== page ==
13. JET!!!! How did I never hear of this?!!! I’m scratching my head, laughing. Been to SF a few times but apparently I was in a daze! Thank You for sharing this. How cool!!! I hope all is going well with You and Yours! Cheers and Hugs! 😄💖😊

    • I’m delighted you found the SF Camera Obscura here, Katy, and next time you’re in SF just head out to the Cliff House on Ocean Beach and you’ll find it. If it’s a beautiful day, it will hopefully be open. Until then, you have had the vicarious experience. I always enjoy your visits, thanks so much.

      • That’s brilliant, Jet! “….the vicarious experience.” You’re my holodeck to all things wonderfully San Franciscan that I missed!!! And gosh…to AMAZING birds of the world!!! And…Ah…You’ve started a domino effect in my mind. No longer blogland. The Holodeck. I like it. Have a great one! Cheers!!! ☀️🤗🐬

  14. Delighted to see one of my favorite places in S.F.!! Just last night we learned about Hasan Ibn al-Haytham (965-1040 AD), a scientist during the Islamic Golden Age, who was a leader in the field of optics – including the camera obscura. (I felt so smart to know what they were talking about, thanks to you! ha)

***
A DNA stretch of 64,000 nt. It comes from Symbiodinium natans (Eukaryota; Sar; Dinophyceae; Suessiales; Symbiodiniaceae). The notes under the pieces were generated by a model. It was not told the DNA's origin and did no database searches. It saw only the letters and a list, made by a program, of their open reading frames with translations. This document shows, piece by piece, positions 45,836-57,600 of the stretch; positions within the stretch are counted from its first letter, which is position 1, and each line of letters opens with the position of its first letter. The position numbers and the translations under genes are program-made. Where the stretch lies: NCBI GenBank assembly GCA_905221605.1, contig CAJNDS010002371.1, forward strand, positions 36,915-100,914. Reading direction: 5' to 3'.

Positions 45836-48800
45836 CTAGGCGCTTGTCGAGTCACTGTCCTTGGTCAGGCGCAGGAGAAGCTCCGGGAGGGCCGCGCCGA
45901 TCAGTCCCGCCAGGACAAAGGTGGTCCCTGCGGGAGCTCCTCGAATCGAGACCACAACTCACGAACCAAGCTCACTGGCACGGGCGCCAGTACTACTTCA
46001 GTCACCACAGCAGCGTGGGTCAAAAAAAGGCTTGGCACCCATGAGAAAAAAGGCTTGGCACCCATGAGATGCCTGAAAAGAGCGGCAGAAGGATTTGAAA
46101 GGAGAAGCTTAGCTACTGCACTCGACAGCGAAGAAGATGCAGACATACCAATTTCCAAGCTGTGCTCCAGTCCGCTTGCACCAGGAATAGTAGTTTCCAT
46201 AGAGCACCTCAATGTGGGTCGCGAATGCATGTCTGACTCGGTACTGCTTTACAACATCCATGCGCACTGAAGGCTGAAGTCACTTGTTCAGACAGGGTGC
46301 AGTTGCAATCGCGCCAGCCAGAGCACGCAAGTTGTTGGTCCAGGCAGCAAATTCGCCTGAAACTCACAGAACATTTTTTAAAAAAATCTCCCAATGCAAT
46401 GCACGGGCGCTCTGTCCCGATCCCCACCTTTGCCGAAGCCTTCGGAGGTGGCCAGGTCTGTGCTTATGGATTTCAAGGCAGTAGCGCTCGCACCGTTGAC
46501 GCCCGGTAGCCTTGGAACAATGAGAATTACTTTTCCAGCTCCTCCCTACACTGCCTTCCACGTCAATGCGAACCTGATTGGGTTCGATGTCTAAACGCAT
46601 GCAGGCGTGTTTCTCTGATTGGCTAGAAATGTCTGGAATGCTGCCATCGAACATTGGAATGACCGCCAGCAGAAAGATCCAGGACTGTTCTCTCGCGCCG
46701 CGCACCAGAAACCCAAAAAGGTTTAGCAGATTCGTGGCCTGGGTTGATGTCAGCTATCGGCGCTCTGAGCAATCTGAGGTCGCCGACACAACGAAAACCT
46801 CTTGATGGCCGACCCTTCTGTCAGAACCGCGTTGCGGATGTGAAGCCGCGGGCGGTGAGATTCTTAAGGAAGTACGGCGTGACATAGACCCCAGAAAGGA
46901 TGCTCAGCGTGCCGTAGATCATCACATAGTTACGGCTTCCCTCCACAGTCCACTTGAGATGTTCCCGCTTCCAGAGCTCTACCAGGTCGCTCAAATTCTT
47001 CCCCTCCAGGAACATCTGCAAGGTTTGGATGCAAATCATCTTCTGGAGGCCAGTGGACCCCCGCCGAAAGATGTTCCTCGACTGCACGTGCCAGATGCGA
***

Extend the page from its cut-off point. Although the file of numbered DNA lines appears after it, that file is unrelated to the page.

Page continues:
• I read about him in my Camera Obscura research for this post, I would love to read more about his experiments in his book. I had never heard of him before. I am smiling as I type, thinking about the fun we have had with the SF sites, and especially the Camera Obscura. I am delighted the learning goes on.

  15. I always enjoy that in between Athena’s wonderful photos (and your wonderful shots this week) and your words that leave me thinking and smiling, that I am so often introduced to something new that I hope to see and experience some day.🙂

    • And when I read your posts, I am thinking and smiling too, amazed by your photographic skills, buoyed by your joy for life and all its many highlights from quarterbacks to ice sculptures, accompanying songs, and special outdoor adventures with and without Gabby. Thanks so much for your kind words, ACI. I hope your new week has some sunshine and smiles.